Преносимо писмо судије Фредерика Хархофа које је он путем електронске поште послао на 56 различитих имејл адреса.Писмо је на енглеском језику.
редакција новинар.де 22.06.2013
ICTY Judge FREDERIK HARHOFF; EMAIL to 56 CONTACTS, JUNE 6, 2013
Some of you may by now have read the two articles I sent round, and I thought it only proper to add a few personal comments to what you have read. The articles are good because they focus on measures that cause deep concern both for me and among colleagues here in the corridors of the court.
Right up until autumn 2012, it has been a more or less set practice at the court that military commanders were held responsible for war crimes that their subordinates committed during the war in the former Yugoslavia from 1992-95, when the Daytona Agreement brought an end to the war in December 1995.
The responsibility then was either normal criminal responsibility as either (1) contributing to or (2) responsibility for the top officers with command responsibilities in amilitary system of command authority where these failed to prevent the crime or punish the subordinates.There is nothing new in this.We had also developed an extended criminal responsibility for people (ministers, politicians, military leaders, officers andothers), who had supported an overall goal to eradicate ethnic groups from certain areas through criminal violence, and which in one way or another contributed to the achievement of such a goal; it is this responsibility that goes by the name of “joint criminal enterprise”.
But then the court’s Appeals Chamber suddenly back-tracked last autumn with the three Croatian generals and ministers in the Gotovina case. They were acquitted for the Croatian army’s war crimes while driving out Serbian forces and the Serbian people from major areas in Croatia – the so-called Krajina area in August 1995 (home to generations of Serbians).
Shortly after, the Appeals Chamber struck again with the acquittal of the Serbian Commander Chief of Staff, General Perisic, when the Chamber decided that eventhough his military and logistical support from Serbia in the Bosnian-Serbian forces in Bosnia had contributed to the forces’ crimes against Bosnian Muslims and the Bosnian Croatians in Bosnia, Perisic had “not intended” for his forces to be used to commit crimes.He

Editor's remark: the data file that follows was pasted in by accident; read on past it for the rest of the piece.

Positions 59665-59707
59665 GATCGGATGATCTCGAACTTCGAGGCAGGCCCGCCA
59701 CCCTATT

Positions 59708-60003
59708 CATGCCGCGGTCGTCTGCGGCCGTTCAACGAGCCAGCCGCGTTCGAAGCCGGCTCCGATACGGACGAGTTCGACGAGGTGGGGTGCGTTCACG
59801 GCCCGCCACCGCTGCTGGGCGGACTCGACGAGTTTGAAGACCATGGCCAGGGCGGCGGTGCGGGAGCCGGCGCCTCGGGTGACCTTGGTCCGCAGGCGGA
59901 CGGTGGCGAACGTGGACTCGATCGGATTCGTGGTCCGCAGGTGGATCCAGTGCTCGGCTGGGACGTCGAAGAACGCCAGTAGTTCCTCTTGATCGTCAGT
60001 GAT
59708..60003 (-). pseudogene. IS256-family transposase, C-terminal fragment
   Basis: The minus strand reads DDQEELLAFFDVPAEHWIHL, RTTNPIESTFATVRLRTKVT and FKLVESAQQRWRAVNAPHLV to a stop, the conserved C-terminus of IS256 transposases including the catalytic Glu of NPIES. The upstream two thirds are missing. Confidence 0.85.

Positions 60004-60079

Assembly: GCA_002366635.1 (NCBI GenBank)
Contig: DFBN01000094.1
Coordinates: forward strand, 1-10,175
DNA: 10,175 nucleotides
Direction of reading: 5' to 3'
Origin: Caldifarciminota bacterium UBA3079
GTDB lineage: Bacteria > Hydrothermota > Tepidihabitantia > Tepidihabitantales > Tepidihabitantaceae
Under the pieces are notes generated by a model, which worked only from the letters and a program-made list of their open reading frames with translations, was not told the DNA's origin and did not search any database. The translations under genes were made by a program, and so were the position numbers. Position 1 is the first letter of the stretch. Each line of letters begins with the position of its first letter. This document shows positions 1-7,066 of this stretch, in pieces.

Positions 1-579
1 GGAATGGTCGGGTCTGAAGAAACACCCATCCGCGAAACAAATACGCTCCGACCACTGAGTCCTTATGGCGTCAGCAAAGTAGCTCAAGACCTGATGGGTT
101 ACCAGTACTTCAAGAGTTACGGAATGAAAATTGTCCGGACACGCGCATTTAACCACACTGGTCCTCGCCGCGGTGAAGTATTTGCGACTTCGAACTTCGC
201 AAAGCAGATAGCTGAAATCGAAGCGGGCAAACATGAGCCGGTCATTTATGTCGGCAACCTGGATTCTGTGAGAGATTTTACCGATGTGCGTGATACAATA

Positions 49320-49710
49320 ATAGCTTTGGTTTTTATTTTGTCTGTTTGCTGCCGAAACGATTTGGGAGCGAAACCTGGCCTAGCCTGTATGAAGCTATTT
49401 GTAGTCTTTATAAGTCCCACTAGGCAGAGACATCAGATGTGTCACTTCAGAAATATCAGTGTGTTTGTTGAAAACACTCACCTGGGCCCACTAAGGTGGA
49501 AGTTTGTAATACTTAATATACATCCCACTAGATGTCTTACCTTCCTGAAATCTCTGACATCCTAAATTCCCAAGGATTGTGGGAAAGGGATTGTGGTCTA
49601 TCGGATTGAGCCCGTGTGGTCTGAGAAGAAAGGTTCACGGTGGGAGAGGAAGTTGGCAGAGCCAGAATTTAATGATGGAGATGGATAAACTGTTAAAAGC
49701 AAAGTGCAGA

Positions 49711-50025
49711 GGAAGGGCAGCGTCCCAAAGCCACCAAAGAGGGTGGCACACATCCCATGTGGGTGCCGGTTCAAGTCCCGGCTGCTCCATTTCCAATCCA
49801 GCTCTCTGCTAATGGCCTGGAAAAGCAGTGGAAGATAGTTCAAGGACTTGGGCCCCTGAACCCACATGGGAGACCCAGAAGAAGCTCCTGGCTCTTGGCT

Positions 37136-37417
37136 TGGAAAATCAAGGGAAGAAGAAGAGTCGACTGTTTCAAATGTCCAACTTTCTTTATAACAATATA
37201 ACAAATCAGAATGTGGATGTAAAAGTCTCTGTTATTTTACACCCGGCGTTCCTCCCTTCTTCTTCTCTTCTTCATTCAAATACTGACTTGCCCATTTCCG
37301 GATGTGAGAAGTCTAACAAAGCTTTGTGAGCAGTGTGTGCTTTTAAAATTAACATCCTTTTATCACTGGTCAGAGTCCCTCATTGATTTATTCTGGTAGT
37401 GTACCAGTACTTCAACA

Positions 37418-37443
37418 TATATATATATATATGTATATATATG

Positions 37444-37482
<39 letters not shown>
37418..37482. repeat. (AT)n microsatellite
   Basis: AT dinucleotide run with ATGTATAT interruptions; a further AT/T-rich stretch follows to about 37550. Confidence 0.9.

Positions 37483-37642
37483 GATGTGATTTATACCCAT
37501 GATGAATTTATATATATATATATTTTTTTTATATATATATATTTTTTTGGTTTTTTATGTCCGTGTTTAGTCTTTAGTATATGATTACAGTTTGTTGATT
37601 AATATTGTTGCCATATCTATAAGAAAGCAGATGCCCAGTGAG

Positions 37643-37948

provided the support, but was unaware, according to the Appeals Chamber, that the support would be and was used to commit crimes in Bosnia.This despite the media’s daily coverage of the Bosnian-Serbian forces’ macabre crimes against Muslims (and to a less extent Croatians) in Bosnia.
It is however very hard to believe that Perisic didn’t know what the plan was in Bosnia, and what his support was actually used for.
And now follows the judgement last week that acquitted the head of the Serbian secret service, General Jovica Stanisic and his henchman Franko Simatovic, for their assistance in the Bosnian-Serbian forces’ notorious crimes in Bosnia against the Bosnian Muslims and Croatians, and with the same reasonused for Perisic, that those in question were “unaware” that their efforts would be used to commit crimes.
What can we learn from this?
You would think that the military establishment in leading states (such as USA and Israel) felt that the courts in practice were getting too close to the military commanders’ responsibilities.One hoped that the commanders would not be held responsible unless they had actively encouraged their subordinate forces to commit crimes. In other words: The court was heading too far in the direction of commanding officers being held responsible for every crime their subordinates committed. Thus their intention to commit crime had to be specifically proven.
But that is exactly what the commanders get paid for:They MUST ensure that in their area of responsibility no crimes are committed, and if they are they must do what they can to prosecute the guilty parties.And no one who supports the idea of ethnic eradication can deny the responsibility of,in one way or another, contributing to the achievement of such a goal.
However, this is no longer the case. Now apparently the commanders must have had a direct intention to commit crimes – and not just knowledge or suspicion that the crimes were or would be committed.